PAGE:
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What is Oral Cancer Screening?

Landon Blatter
 


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Oral cancer has made headlines recently as actor, Michael Douglas discussed his battle with throat cancer in an interview with The Guardian newspaper. While some news media outlets may have taken some liberties with Mr. Douglas’s comments, scientific evidence shows that the human papilloma virus (HPV), a known cause of cervical cancer, has surpassed smoking and alcohol use to become the leading cause of head and neck cancers in the U. S. Over the past 5 years, there has been an increase in the rate of occurrence of oral cancers and it is expected that more than 42,000 people will be diagnosed with oral cancer this year alone. Given the rise in oral cancer diagnoses and the fact that when detected early, oral cancers have an 80 to 90% survival rate, it is extremely important to get regular oral cancer screenings from your dentist.

The key to successfully treating oral cancer is early detection, often times even before visible and/or palpable lesions are evident. In order to accomplish this, dentists have at their disposal an assortment of screening devices that can assist them in detecting oral cancer. A few of these devices include the Velscope, Vizilite Plus and the identafi 3000. While these oral cancer screening devices vary slightly, they all make use of a particular spectrum of blue light, which causes healthy soft tissues in the mouth to appear a light green color. Unhealthy tissue, either cancerous or diseased, will appear dark under this special light.

When these devices first began being used in dentistry, the technology was still relatively new and a number of dentists and patients complained about the number of false positives the devices produced. Over the years, however, the technology and the process has improved greatly and false positives have been significantly reduced. These early cancer detection devices are only the first step in the detection of oral cancer. Once suspicious tissue has been identified, a biopsy is required to determine if cancerous cells are present. A non-invasive brush biopsy can often help rule out the presence of cancer in areas of the mouth that appear black under the light of a Velscope or similar device. However, the only definitive way to determine if cancerous cells are present is by having a tissue biopsy performed.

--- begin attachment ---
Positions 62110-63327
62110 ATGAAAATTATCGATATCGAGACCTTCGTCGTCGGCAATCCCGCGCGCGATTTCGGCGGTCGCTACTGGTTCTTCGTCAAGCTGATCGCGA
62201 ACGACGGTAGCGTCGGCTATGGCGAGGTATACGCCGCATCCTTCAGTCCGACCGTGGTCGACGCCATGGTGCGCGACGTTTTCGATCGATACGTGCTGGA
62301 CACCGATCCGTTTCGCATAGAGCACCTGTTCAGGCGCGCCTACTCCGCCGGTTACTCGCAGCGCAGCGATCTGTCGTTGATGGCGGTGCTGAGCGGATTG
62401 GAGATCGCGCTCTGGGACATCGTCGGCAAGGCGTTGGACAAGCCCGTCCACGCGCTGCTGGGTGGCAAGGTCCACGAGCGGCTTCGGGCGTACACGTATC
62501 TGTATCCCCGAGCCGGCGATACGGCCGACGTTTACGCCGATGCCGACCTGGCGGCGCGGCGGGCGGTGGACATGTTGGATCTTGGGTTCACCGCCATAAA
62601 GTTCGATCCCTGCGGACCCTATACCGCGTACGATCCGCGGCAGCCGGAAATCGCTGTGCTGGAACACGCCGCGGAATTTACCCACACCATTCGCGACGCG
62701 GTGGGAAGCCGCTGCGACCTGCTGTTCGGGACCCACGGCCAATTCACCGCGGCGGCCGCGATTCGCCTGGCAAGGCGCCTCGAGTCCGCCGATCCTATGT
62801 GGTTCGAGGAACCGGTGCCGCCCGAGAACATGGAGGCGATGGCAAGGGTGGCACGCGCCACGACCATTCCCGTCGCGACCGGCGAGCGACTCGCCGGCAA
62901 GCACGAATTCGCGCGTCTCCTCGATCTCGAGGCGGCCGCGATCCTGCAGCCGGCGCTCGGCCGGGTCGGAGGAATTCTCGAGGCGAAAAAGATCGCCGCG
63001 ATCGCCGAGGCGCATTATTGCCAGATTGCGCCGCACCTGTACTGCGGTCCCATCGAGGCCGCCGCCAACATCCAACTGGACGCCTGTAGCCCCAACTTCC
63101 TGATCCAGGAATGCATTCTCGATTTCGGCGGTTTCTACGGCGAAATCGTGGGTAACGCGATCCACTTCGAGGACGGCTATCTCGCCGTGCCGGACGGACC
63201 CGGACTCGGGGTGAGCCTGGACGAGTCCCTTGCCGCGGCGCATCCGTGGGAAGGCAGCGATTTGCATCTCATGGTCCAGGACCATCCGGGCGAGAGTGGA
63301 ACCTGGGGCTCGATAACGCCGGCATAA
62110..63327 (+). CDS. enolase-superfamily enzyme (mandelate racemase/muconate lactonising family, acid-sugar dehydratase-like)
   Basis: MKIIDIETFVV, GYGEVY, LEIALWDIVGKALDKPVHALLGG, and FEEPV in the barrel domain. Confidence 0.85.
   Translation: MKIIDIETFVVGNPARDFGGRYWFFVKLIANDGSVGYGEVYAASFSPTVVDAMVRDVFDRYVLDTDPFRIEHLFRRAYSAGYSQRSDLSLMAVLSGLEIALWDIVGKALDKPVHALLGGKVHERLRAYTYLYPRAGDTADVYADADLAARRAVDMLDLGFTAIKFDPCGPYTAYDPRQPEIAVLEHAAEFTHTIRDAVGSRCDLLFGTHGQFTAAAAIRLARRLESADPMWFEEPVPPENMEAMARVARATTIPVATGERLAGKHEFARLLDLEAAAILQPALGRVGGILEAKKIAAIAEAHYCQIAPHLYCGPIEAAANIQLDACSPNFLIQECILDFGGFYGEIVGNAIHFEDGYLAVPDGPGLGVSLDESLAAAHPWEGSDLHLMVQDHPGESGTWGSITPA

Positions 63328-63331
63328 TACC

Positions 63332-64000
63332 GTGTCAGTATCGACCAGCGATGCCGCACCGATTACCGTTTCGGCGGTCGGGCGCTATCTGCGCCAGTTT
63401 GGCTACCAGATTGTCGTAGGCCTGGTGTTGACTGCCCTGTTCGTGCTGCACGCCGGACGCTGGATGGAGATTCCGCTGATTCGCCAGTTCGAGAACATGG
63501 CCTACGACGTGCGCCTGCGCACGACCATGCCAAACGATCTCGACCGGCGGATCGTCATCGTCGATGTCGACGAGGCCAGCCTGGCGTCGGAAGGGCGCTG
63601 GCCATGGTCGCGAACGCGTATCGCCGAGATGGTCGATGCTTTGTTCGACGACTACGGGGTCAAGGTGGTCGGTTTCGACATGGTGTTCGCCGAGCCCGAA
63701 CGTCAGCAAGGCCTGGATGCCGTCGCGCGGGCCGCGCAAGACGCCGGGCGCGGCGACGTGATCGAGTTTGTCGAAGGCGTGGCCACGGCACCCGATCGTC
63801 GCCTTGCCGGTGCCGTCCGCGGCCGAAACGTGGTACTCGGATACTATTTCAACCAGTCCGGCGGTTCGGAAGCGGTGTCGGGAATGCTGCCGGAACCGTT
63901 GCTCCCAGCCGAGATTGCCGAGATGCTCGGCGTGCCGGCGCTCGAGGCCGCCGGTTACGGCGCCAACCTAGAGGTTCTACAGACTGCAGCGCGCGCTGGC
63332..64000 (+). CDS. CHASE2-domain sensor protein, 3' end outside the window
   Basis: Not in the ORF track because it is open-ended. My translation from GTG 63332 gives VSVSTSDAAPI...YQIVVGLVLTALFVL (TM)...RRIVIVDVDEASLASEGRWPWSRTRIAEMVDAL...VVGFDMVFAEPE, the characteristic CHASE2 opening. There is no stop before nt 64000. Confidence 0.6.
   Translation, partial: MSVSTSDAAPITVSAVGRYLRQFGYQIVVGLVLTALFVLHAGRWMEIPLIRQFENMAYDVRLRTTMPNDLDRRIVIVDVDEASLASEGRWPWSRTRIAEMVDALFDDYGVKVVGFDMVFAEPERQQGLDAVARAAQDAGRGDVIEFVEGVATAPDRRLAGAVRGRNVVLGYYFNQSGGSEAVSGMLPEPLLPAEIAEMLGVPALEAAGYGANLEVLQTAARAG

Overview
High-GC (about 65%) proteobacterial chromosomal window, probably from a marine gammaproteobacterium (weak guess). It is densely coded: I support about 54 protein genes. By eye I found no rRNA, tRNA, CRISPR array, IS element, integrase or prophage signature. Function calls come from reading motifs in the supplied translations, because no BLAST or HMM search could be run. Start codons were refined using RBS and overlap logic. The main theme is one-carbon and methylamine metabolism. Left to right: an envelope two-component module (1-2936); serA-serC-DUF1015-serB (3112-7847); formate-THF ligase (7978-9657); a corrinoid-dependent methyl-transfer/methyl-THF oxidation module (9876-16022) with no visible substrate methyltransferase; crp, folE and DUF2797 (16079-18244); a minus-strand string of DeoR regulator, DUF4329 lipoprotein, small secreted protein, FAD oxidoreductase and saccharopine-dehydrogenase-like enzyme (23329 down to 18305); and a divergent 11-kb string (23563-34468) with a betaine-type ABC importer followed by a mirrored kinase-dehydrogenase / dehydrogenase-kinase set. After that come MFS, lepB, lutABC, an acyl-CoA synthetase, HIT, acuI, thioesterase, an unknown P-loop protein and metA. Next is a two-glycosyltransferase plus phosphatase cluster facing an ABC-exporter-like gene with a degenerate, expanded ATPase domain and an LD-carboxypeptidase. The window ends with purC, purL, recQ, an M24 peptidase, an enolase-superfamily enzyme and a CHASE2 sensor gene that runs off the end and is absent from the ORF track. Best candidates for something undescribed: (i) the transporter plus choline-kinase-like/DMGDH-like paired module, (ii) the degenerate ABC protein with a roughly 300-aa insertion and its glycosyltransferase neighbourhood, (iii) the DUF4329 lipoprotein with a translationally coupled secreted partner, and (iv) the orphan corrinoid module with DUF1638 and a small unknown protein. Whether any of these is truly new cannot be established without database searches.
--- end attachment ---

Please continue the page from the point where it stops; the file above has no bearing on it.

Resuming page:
oral cancer

Autho Bio:

Dentist in Denver believes that proper oral health and a great smile are priceless and that everyone deserves the look and feel a bright, dazzling and healthy smile can bring. With locations in Aurora, Centennial, and Cherry Creek we are available to answer all your questions about oral cancer screening and help you to maintain good oral health and the smile you always wanted. For more information please call 720-227-0516 or visit our website.

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